When UCLA alumna Carol Burnett eloquently accepted a new award named in her honor at the 2019 Golden Globes, she said her childhood dreams came true. “My first love growing up was the movies,” she said, until she got a television set when she was a teenager and fell for the small screen.

“What fascinated me,” she said, “was the way that stars on screen could make people laugh, or cry, or both. And I wished and I hoped that maybe, just maybe, someday I could do the same thing.”

And for 50 years, she did just that. The first woman to host a variety sketch show, she was also the first to win both a Kennedy Center Honor and the Mark Twain Prize for American Humor.

When the young native Texan came to UCLA in 1951, an anonymous donor paid her $43 tuition. She chose to study theater arts-English, which included playwriting and first-year courses in scenery, lighting and acting. Auditioning for several productions of the university’s one-act play program, she found that she loved comedy. The campus newspaper the Daily Bruin wrote that “her mournful face, lackadaisical voice, skillfully awkward gestures and ambling figure produced laughs even on the straight lines.” Today, we think of that as classic Carol Burnett.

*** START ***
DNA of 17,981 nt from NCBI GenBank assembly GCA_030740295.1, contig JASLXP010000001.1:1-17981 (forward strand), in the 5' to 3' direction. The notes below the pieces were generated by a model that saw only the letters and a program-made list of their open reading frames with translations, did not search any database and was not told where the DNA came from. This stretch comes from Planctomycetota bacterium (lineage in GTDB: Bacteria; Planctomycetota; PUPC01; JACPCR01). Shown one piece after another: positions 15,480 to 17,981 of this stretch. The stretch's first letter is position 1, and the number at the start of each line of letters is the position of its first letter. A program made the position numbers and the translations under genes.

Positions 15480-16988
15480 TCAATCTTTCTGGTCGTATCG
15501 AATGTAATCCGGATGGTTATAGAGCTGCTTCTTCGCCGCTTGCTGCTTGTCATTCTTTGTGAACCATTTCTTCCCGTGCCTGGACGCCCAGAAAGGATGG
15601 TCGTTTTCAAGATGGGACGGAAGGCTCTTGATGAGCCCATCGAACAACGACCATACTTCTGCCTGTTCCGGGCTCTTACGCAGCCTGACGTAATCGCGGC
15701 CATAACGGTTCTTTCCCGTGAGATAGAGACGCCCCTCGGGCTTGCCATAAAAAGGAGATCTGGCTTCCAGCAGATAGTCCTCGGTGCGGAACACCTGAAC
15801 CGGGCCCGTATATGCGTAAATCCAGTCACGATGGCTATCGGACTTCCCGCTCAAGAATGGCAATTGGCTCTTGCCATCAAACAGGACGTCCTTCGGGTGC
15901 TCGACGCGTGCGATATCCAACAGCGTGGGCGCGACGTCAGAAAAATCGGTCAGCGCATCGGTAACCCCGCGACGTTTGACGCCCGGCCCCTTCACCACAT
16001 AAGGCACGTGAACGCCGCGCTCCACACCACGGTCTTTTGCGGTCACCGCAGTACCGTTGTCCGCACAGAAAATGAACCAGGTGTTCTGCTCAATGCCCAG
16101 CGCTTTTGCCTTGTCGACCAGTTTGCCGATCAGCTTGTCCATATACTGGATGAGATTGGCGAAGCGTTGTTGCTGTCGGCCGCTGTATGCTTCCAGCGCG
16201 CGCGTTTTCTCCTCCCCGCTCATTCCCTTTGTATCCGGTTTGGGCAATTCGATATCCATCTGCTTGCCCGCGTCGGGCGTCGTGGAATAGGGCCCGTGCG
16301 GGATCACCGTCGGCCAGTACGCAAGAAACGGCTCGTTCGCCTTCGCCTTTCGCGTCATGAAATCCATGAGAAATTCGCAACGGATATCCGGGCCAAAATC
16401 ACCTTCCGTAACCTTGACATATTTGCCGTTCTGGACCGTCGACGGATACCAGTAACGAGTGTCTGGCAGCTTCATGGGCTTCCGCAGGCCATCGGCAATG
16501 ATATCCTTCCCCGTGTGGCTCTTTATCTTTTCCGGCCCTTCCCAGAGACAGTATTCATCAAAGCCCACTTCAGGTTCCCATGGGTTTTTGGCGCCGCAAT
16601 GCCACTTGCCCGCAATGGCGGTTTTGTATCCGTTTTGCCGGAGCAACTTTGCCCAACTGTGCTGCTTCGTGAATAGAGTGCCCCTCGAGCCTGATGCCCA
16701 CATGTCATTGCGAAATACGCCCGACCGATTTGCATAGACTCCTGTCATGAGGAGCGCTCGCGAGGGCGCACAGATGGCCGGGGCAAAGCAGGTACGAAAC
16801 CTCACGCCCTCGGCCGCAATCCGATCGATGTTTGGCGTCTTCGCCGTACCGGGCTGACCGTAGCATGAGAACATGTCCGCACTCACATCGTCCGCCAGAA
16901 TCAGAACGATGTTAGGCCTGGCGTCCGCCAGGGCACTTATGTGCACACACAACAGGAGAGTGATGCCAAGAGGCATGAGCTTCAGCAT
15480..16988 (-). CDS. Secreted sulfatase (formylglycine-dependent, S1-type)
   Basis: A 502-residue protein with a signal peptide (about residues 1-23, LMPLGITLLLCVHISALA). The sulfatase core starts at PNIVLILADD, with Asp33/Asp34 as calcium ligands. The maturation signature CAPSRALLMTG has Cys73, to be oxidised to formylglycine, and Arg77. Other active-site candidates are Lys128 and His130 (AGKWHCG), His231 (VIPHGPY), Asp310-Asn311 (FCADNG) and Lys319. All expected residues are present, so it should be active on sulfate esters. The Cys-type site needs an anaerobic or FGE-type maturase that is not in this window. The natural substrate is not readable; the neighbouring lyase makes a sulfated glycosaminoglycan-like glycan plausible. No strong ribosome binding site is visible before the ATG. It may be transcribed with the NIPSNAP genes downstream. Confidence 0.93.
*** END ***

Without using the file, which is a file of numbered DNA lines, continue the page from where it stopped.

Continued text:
But the course of her life changed in June 1953, when she wowed the audience at a party for the head of UCLA’s music department with a scene from Annie Get Your Gun. A couple in attendance came forward and offered to lend her $1,000 to go to New York and launch her career.

“I had ‘seen’ myself in New York,” she said years later, “but didn’t know how I was going to get there.”

So she headed to New York and made her Broadway debut in 1959 in the musical Once Upon a Mattress. She repaid the loan five years to the day after receiving it.